It may not make much sense, given that the economy remains weak, but the cost of filling up your car is about to go higher.
Seasonal influences are strong this time of year and account for much of the expected increase that many analysts say will push gasoline to a nationwide average of at least $3 per gallon this spring. Rising oil prices also are a factor in higher gasoline prices.
“There is no legitimate fundamental reason for higher prices, but it is March 1st, so we have to expect to see them,” Peter Beutel of Cameron Hanover said Monday of oil prices in his report. “Reasons have a way of materializing at this time of year.”
Wholesale prices for the April gasoline contract on the New York Mercantile Exchange are about 10 to 12 cents higher than the March contract that expired Friday. Much of the rise comes from refiners switching to more expensive summer blends of gasoline designed to meet tougher pollution standards in effect between April and September. The higher prices should make their way to the pump over the next few weeks.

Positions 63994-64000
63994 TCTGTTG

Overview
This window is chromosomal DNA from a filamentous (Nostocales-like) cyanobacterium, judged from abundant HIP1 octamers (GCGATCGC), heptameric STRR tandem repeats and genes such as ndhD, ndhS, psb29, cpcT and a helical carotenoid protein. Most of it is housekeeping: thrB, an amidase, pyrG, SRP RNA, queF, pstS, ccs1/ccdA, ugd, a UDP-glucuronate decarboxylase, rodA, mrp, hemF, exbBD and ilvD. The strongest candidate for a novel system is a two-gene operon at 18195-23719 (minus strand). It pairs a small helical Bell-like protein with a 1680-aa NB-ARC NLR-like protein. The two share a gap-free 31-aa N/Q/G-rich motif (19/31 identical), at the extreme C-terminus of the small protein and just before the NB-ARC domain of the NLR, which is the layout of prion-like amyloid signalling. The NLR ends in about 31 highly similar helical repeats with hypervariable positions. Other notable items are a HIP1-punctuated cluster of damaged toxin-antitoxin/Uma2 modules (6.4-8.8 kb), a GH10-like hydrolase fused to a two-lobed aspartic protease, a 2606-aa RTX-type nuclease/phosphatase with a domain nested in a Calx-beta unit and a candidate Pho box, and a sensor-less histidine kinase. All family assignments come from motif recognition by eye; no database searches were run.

At $3 per gallon, a typical motorist using 50 gallons of gasoline would pay about $150 per month for fuel. That is about $15 a month more than current prices. Drivers currently spend about 2.5 percent of their income on fuel.
The higher prices come at a time when most Americans’ incomes are stagnant. Incomes edged up 0.1 percent in January, below analysts’ estimates, according to the Commerce Department.
A family with one car is spending about 4 percent of its income on fuel currently, according to the Oil Price Information Service.
Gasoline prices were flat overnight, rising 0.1 cents Monday to a national average of $2.705 per gallon, according to auto club AAA, Wright Express and OPIS.
Prices have moved higher the past two weeks, approaching the 2010 high of $2.7583 per gallon set on Jan. 14. In the past week prices climbed 5.7 cents and are now 78.4 cents higher than year ago levels.